Text and photo: Alexandra Petrova

A hackathon is an event where people from different backgrounds form teams and work towards creating solutions, which they present by the end of the hackathon to the judges. Hackathons usually have a certain theme and can be purely for educational purposes, but often times they are organized to explore and build around a new technology or platform.

During the past 4 years I have attended 8 hackathons in total, among them – Junction, Nordea Innovation Challenge, Hack4FI, Open Data Day, and each has been a unique experience. Our hacks have won gran prix prizes at LUT Code Camp (2012) and Music Hack Day Helsinki (2013), best app prize at Senseg Feelscreen Hackathon (2015), second place at Samsung Innovation Challenge (2014), and first place in the Futulabs track at Junction (2015). 



Believe me, they are so much fun!



How often do you get a chance to spend time working with 50-1000+ likeminded people on common projects for a whole day or two, or even a week? In hackathons, the connections you build are really strong, regardless of whether they are built over an early breakfast after a night of working, at a lazy lunch, or at a dinner when the winners are being celebrated. Some of the most meaningful discussions I’ve ever had happened during hackathons! (Naturally, some not-so-meaningful guitar singing or video game playing happens too, but the experience is rewarding nonetheless)



It’s OK to come to a hackathon without a team and it is also OK to come without even an idea. You will find everything there! Even if you think you have it all already, you can still get great members and ideas from elsewhere. It rarely goes as planned: you might get a completely new idea or decide to join a different project simply by hearing someone pitch or by joining a discussion over pizza and beer.



Having said that, you will go through a lot of storming in a very short time. You will probably change your idea quite a few times and some team members would drop out. The beauty of a hackathon is that you can let them go – you haven’t had time to invest resources into a certain idea or team yet, but the people who stay and the ideas that remain will turn out to be the right ones.



Hackathons have strict time limits and they really make you decide on the MVP that you’re aiming to present. It is usually impossible to have everything ready by the end of the event, so knowing your hack’s main feature(s) and how to grab the audience’s attention is important.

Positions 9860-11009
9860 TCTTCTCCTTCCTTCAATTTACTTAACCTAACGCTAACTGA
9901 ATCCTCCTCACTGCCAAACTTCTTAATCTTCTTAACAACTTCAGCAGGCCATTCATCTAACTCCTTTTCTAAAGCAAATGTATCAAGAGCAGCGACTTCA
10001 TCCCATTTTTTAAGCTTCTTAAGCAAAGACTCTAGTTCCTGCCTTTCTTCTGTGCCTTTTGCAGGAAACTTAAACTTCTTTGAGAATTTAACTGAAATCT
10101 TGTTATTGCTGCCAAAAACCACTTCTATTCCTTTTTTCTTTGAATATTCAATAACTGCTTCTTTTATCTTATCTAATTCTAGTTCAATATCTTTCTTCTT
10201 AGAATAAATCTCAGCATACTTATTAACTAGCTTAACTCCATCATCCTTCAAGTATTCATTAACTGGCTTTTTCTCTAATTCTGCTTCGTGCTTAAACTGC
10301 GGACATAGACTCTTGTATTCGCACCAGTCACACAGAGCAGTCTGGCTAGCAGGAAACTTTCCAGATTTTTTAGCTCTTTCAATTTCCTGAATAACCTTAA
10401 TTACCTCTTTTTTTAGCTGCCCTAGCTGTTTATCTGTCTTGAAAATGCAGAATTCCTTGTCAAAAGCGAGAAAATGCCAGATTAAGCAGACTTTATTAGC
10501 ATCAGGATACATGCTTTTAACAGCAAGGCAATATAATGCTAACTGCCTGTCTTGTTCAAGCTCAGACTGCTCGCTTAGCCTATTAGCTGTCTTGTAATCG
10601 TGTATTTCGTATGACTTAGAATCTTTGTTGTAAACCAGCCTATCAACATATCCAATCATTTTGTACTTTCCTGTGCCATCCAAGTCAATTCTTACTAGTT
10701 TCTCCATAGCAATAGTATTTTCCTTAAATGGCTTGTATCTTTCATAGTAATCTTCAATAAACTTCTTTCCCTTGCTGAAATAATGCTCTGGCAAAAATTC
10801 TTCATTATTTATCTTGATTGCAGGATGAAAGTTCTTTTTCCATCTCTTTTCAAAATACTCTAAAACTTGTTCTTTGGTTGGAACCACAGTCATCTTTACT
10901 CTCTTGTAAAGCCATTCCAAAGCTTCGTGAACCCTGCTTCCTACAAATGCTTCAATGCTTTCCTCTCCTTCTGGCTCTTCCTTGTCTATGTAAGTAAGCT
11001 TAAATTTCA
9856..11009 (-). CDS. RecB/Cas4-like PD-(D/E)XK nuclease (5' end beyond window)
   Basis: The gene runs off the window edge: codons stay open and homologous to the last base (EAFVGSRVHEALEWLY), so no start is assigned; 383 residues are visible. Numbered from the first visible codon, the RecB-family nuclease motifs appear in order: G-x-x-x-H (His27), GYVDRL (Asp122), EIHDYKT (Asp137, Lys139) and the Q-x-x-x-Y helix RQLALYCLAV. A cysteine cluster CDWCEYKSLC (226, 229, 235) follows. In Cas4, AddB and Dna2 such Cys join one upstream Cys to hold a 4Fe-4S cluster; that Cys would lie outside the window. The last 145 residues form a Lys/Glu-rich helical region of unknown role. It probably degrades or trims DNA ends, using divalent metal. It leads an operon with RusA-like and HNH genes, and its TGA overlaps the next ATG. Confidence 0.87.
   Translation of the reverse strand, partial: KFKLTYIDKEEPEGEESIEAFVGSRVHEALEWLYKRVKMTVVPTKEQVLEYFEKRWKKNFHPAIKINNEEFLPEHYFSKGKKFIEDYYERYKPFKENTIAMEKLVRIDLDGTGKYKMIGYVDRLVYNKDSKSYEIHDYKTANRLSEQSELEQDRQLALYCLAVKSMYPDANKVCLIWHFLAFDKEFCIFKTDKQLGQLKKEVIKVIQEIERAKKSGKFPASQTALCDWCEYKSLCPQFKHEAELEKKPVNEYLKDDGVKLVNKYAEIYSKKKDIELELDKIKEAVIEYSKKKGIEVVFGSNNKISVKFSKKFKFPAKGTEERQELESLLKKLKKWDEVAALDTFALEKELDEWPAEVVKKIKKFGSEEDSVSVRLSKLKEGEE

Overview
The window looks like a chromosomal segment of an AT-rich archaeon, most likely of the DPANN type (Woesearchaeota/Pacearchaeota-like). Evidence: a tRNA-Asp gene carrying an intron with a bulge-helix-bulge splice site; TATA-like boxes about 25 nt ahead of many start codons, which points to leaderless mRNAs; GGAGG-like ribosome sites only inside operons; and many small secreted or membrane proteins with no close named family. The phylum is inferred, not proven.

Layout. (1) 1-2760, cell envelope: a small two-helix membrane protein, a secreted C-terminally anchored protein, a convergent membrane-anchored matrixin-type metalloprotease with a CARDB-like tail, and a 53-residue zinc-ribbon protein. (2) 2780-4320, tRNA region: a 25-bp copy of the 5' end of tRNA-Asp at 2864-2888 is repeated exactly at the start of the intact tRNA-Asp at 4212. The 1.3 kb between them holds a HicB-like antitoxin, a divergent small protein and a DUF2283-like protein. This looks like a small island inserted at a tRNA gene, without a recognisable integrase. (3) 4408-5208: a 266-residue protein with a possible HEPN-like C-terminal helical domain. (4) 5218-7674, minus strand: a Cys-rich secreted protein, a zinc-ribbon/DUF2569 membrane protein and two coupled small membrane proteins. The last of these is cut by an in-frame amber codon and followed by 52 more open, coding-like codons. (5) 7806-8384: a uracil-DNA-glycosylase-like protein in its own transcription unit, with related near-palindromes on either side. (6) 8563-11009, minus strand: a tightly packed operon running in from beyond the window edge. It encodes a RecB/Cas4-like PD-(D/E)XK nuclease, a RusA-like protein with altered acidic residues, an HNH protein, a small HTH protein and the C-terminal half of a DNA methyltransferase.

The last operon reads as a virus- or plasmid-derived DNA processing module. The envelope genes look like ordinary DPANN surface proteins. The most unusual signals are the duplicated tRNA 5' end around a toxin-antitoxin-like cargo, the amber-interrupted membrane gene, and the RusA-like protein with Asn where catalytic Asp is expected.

Hackathons are like marathons, hence the name. During a hackathon, much like a marathon, you are constantly proving yourself: “I can do this!” You work all night or even two nights in a row with little to no sleep. You gain a second wind during the final pitching and in the end of a hackathon, when receiving your award, you feel exhausted but truly satisfied – like a true marathon winner.



There are different roles at hackathons, so it is good to know if you want to participate as a developer, ideator, or designer. However, you might end up doing something different from what you had initially planned. In the end, it really helps you become aware of how work is done in different areas and discover a new hobby or area of focus for yourself.



This is my personal favorite: You often get an exclusive chance to explore fresh innovations and test technologies that are not publicly accessible yet. Additionally, you get to play with them, hack for them, and give useful feedback straight to the companies in charge. You could even get access to interesting APIs, tools, and resources that make your ideas become reality much more easily.



Speaking of ideas, you can really do anything! You are creating a hack, not starting a company, (although hacks could turn into products some day) so you are free to choose what interests you and your team the most and go for it! Nobody will judge you. I’ve seen hacks that let you create music by juggling with balls, or choose whether you prefer puppies or kittens, or analyze your personality and predict your buying habits by recording your speech. The sky’s the limit!



There aren’t many places where you can learn something new free of charge in only one or two days with the help of some amazing mentors and peers. Luckily, hackathons are made for this. You also learn from other hackers when you’re trying to solve a common problem together and when you’re challenged to do something you’ve never done before – like giving a pitch, for example.


Once you’ve been to a hackathon, it’s hard to stop attending them! Do you want to try one out, or are you looking for the next hackathon to go to? Check out Hack the Office with Caverion – the hackathon organized by HUB13 this November!

Happy hacking!

Share This